Interestingly enough, I think the place to begin is with Nietzsche’s famous observation, “God is dead”.  One might say that all of Nietzsche’s philosophy is a working out of his loss of religious faith. In the ancient world, societies often felt that their civilizations were founded by the gods, and their system of government and/or royalty were descendants of the god’s. The imperial system of Japan as it existed at the end of the Second World War was probably the last of these societies. In western Europe, and especially in England in the United States, even after the Enlightenment, natural law theory, and the many connections between natural law theory and religious faith, continued to influence the legal order of society. It might be the Christian God, the Deist God of the Enlightenment; or in the Muslim world today, it might even be Allah; but in any case, somehow the social order and law was a reflection of a divine order embedded in the universe.
Nietzsche clearly understood that the phrase “God is dead” meant that the social order of Europe had no stable foundation. In other words, if the Christian God is dead, then European society, culture, morals, law, even such mundane matters as the vast majority of its holiday’s had no foundation. Like many people today, Nietzsche was appalled by the decadence of European Christianity and its many compromises with power, economic and political.
Nietzsche believed that something like the pagan society of the ancient world, which he admired from his philological studies, was a possible replacement for the Christian basis of Western society. Much of Nietzsche’s thought involves the creation of a kind of “alternative mythology” upon which such a revitalized European society might be based. He did not believe that such a society would be easily achieved, and felt that the end of the Christian era would be, as it has been, filled with social decay, violence terror, and revolution. It is also clear that he did not believe it was possible to return to the social structures of the ancient world.
The Hermeneutic of Suspicion
Nietzsche also saw that the loss of religious faith had another consequence: the death of God meant the death of the ideal of truth as absolute certainty and the religious quest for absolute truth. The death of God resulted in Nietzsche’s belief that all truth claims were illusions, falsehoods that needed to be unmasked. He began his analysis with religion but extended it to science and other forms of truth seeking. For Nietzsche, not only the achievements of religion, but of science, literature, culture, metaphysics, morals and morality, all of previous philosophy were illusory. In particular, Kant and Hegel, the giants of German philosophy were simply procrastinators,” dupes of a dying ideal,” who wove vast systems of words that hid the death of God, the death of metaphysics, the death traditional morals, and the death of traditional society based upon the illusion of absolute reason. There is no final truth, “and the sincere person realizes he always lies.” In the end, Nietzsche is an absolute nihilist.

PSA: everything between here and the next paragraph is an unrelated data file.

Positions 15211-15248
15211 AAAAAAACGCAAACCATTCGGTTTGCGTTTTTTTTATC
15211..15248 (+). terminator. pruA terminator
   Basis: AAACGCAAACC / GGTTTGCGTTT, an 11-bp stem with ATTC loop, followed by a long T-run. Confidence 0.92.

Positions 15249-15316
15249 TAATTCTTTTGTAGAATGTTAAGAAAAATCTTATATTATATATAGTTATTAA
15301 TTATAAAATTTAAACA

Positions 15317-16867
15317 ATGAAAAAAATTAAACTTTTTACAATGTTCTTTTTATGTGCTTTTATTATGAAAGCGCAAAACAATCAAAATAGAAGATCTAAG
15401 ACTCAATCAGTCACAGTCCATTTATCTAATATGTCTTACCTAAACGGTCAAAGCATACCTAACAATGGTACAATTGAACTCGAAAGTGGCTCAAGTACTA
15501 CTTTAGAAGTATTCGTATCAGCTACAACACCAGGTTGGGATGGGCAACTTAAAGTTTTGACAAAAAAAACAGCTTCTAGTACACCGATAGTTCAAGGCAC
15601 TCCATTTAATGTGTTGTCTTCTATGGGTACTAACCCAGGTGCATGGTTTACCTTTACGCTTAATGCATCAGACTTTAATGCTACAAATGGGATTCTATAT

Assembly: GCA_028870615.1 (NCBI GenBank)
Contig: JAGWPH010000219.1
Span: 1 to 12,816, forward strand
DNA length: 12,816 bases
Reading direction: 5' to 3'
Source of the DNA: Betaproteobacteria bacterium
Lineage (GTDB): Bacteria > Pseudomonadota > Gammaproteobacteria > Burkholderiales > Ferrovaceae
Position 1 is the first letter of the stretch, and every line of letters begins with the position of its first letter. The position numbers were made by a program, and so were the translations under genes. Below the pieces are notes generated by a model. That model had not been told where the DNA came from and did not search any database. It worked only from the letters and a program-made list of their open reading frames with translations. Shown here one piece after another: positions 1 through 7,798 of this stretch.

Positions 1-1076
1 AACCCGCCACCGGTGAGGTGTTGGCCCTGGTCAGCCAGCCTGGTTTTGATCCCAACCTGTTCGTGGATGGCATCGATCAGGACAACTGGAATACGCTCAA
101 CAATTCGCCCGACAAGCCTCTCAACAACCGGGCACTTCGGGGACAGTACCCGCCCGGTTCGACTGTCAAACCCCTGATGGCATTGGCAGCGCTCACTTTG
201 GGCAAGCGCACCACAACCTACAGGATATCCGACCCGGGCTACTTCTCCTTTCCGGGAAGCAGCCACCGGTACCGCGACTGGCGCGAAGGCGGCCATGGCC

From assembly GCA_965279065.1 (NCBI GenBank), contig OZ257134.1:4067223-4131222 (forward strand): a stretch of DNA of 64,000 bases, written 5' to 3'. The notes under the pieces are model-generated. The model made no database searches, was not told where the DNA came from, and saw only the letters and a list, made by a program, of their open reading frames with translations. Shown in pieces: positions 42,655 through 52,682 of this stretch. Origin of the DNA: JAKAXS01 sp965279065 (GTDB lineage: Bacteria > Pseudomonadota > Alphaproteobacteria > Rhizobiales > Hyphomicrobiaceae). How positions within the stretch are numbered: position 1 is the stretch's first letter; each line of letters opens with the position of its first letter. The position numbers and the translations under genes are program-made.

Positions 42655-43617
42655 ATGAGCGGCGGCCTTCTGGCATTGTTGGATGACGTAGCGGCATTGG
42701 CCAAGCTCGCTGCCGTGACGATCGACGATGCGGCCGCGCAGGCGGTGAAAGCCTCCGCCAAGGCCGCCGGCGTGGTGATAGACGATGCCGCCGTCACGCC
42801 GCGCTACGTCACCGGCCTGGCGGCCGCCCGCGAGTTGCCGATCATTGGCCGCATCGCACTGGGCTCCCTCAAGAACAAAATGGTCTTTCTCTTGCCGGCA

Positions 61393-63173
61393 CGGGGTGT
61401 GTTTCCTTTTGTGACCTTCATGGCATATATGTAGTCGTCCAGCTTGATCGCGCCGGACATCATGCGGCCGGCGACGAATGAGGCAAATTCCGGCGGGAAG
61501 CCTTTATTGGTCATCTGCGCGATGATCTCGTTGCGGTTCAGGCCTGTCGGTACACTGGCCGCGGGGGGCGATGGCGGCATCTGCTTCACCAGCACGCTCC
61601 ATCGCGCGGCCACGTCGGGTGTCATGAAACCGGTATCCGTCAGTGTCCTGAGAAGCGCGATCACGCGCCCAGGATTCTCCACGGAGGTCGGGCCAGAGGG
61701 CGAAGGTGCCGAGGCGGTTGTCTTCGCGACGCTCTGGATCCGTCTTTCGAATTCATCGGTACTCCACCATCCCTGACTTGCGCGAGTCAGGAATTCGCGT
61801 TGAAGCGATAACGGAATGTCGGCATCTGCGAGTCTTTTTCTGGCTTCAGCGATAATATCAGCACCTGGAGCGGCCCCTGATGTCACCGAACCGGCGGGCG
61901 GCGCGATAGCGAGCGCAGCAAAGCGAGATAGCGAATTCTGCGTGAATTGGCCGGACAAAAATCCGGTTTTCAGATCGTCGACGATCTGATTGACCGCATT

Materialism, Evolution and the Will to Power
Nietzsche is a radical materialist. His concept of the “Will to Power” is a result of his commitment to a fully materialistic version of evolutionary thought that is central to his thought. When Nietzsche gave up religious faith, he gave up any notion of intellectual or spiritual forces as guiding human history. In his theory, which denies wisdom and truth as stable categories (because they are illusory), human will becomes primary. Nietzsche believed that the implications of Darwinism, combined with Newtonian mechanism, was not the Deism of Newton and others, but instead what I will call “Evolutionary Materialism.” Unlike Darwin who sees the fundamental driving power of evolution as the adaptive struggle for survival, Nietzsche sees the Will to Power as the fundamental driving force of evolution, of the development of human society, and of human progress.
The Will to Power, the will to dominate, to control, and to create, is the ultimate driving force of evolutionarily history. Whereas Darwinian evolutionary theory posits that the driving force of evolution is the adaptation of individuals to external circumstances, that is to say the world as it is, for Nietzsche the driving force of evolution is the desire for power. Nietzsche sometimes describes the Will to Power in almost demonic terms, for the Will to Power is the will to appropriate, injure, destroy, conquer, overcome, eliminate weak opposition, impose one’s own will, and to form the future in accordance with one’s own desires.
Human Equality vs. the Overman
The final characteristic of Nietzsche’s thought that I want to discuss has to do with his radical individualism and denial of a common humanity, which is central to democratic societies. Nietzsche conceives of human beings as isolated foci of power, connected to others only by the will to power.  His concept of the “Over-Man” or “Superman” as it is sometimes translated illustrates another feature of his thought: not only are human beings fundamentally isolated units, but they are not equal by any means. There are different types of men, some lower and some higher. Nietzsche thought of himself, the isolated sufferer who has pierced through all the illusions of human society, as the supreme embodiment of the aristocracy of the mind.